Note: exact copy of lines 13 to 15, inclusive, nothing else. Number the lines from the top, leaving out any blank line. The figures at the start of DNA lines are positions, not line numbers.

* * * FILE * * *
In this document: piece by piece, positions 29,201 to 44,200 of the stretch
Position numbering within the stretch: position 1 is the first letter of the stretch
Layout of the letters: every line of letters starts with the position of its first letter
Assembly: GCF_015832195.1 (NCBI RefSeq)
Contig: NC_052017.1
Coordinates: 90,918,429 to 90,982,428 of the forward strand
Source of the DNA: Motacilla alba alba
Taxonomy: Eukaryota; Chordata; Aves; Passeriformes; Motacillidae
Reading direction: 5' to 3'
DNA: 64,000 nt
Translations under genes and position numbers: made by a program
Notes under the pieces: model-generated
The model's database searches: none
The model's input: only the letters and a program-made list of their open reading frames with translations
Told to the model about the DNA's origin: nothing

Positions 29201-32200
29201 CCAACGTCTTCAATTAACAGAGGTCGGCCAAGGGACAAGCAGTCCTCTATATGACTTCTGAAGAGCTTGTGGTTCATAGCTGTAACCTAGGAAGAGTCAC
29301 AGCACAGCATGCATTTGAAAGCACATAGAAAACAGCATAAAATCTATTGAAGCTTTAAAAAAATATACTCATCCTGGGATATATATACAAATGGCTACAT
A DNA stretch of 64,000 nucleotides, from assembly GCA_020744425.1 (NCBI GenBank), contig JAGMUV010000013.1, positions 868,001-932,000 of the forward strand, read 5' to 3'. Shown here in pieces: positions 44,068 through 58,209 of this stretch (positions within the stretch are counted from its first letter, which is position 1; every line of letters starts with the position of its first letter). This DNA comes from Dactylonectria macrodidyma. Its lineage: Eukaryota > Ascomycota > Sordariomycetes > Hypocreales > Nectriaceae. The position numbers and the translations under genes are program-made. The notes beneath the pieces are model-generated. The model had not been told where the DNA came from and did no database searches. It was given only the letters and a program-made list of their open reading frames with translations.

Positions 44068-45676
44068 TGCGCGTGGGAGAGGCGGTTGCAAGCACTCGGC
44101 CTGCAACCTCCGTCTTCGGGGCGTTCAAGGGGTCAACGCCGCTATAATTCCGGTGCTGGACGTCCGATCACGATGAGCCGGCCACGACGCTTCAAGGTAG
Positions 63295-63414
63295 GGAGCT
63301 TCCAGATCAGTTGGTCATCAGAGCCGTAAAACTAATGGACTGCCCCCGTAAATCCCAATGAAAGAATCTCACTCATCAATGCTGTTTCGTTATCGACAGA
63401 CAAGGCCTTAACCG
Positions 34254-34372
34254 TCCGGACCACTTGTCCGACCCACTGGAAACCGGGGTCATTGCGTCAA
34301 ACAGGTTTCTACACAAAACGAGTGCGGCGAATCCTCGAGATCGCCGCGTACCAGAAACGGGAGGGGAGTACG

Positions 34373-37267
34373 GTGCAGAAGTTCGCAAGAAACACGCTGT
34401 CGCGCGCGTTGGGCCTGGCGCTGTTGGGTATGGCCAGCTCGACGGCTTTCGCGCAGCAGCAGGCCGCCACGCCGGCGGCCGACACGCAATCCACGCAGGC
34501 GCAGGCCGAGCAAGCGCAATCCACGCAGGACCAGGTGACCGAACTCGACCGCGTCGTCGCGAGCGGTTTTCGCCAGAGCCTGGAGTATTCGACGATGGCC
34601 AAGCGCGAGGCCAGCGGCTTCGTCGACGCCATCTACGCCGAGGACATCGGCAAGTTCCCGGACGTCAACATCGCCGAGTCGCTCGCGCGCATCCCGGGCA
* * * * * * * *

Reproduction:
The model's database searches: none
The model's input: only the letters and a program-made list of their open reading frames with translations
Told to the model about the DNA's origin: nothing